At least the tariffs will keep China and the EU focused on the trade imbalance and inequities that exist now and have existed for decades since the end of WWII.

        • 0 avatar
          mtunofun1

          That free healthcare has got to come from somewhere.

          • 0 avatar
            Lockstops

            You mean ‘free healthcare*’.

            There is actually no law in any country that the public sector or government must provide healthcare to citizens. It’s a web of legislature that provides _some_ healthcare in _some_ way in a way that the government decides, and there’s very little any citizen can do if they aren’t provided with proper healthcare for their needs or are the victim of malpractice. If there is a complaint or lawsuit against the public sector healthcare provider, about 99% are won by the public sector, and even if they lose the consequences are maybe a warning and a minimum fine (which goes to the state, not the victim), hardly ever any real compensation to the victim/’customer’. Never any punitive damages.

            It is 100% fact that at least in some ‘free healthcare’ countries that advertise themselves as wealthy beacons to be used as an example, in reality they have elderly die of starvation and other mistreatment at care homes. People are denied many forms of healthcare (lots of treatments, medicines, procedures are either denied or patients aren’t even told that in other countries or in the private sector there would be those options). In many cases the methods used are antiquated. Waiting lists are incredibly long. Diagnoses are purposefully made incorrectly as per policy so that the public sector would either save money or make things easier for themselves.

            Basically ‘free healthcare’ provided by the state does not work, even with massive taxation, so they cheat by not providing proper healthcare. And even then they can’t get the massive taxes to cover the costs. Much of it has to do with the administrators giving themselves such good salaries and them safeguarding their positions and buying friends and allies by creating new high-paying positions to give to those people they want to be loyal/helpful to them. Basic socialism.

          • 0 avatar
            Vulpine

            @Lockstops: Do you have documented proof of this? I’m sure a lot of people currently promoting government-controlled healthcare here would love to have evidence to take to their politicians.

          • 0 avatar
            Lockstops

            Vulpine: I myself currently live in a ‘free healthcare*’ country. But I’d rather not share my own personal medical experiences.

            My grandmother was constantly complained about at her care home, they said she was “a difficult patient” (Alzheimer’s). Surprise surprise it didn’t take long until “she fell” and hit her head (while being handled by a nurse), they didn’t bother treating her at all and she died from that a few days later. I’m sure they were really happy to get a “more easy to deal with” patient to replace her. No-one even thought to complain, it wouldn’t have achieved anything since that’s ‘normal’.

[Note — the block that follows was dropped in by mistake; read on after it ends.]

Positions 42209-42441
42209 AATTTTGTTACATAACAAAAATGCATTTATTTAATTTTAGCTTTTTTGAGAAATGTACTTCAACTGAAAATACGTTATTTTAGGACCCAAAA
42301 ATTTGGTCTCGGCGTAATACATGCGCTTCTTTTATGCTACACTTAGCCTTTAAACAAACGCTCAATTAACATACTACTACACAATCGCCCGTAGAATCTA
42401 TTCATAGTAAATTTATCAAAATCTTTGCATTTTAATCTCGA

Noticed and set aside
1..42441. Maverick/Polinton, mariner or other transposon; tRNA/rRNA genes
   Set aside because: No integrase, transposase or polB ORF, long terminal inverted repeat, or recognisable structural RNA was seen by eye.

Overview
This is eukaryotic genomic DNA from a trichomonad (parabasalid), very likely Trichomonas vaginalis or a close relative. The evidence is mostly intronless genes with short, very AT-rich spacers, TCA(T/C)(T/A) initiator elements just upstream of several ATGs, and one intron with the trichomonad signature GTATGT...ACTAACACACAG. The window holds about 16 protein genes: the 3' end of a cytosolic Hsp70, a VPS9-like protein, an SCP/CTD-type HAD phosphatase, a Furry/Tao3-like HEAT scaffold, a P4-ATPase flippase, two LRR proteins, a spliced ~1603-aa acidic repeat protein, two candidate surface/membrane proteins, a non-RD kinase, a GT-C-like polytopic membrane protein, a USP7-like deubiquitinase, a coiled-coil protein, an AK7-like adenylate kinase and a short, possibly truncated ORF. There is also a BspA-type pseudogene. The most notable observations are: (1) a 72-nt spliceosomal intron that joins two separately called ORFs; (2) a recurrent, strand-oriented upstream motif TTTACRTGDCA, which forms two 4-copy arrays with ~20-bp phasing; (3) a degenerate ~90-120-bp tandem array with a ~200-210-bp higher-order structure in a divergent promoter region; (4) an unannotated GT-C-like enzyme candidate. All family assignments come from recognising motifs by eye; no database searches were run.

It is a fact that in many facilities the elderly are literally dying of starvation, have to sit in their waste all day, are force-fed medication to ‘calm them down and make them less needy’. And that’s just one small part of it. The last scandal broke out just a few weeks ago. And having a scandal break in a society where no-one dares to criticise the system means that for sure there have previously been countless scandals that simply weren’t reported on.

            Actually it’s certain that the scandal broke because there is currently a power struggle within the politicians/public sector since they are doing a major overhaul to the health care system (which means opportunities for power and money), and likely one camp wanted to smear the other camp with that scandal. Why are they overhauling the ‘free healthcare system’? Because everyone knows that it isn’t working, it has crumbled to a point that they have to at least appear to be doing a fundamental overhaul.

            Procedures that in other countries or if you pay for private sector healthcare you get done immediately and without question are not done in the ‘free healthcare*’ country at all. Or if you spend months or years fighting to get some treatment in order to be able to do simple physical activities (getting to ‘normal health’) then you get a horrible experience, very often with antiquated methods and treatments used. Very limited pain medication etc.

            Some treatments in the nowadays mostly woman run bureaucracies are only done to/for women. Many screenings and treatments are limited to women only, even thought there is no medical reason for leaving men out. The only reasoning is that “it’s just been done this way until now, and we are currently reviewing our guidelines to see if we should include everyone”.

            And kids, who can’t fend for themselves? Especially teenagers are not in a good position since they usually don’t have their parents along for appointments. For younger kids and babies: I don’t know a single family who hasn’t bought private sector care for their babies through additional insurance policies a long time before they’re born.

            Even wealthy people are transported far away to a second ‘concentration hospital’ (specialised in certain types of operations like a factory) and have to wait 3 days with a broken hip in shared hospital rooms, unable to sleep and told every day to not eat in preparation for a possible major operation! This is not hyperbole or fake, that is factually what happens.

            Then there’s the situation for the less fortunate people who live in rural areas and not the major cities…

          • 0 avatar
            Vulpine

            @Lockstops: “It is a fact that in many facilities the elderly are literally dying of starvation, have to sit in their waste all day, are force-fed medication to ‘calm them down and make them less needy’.”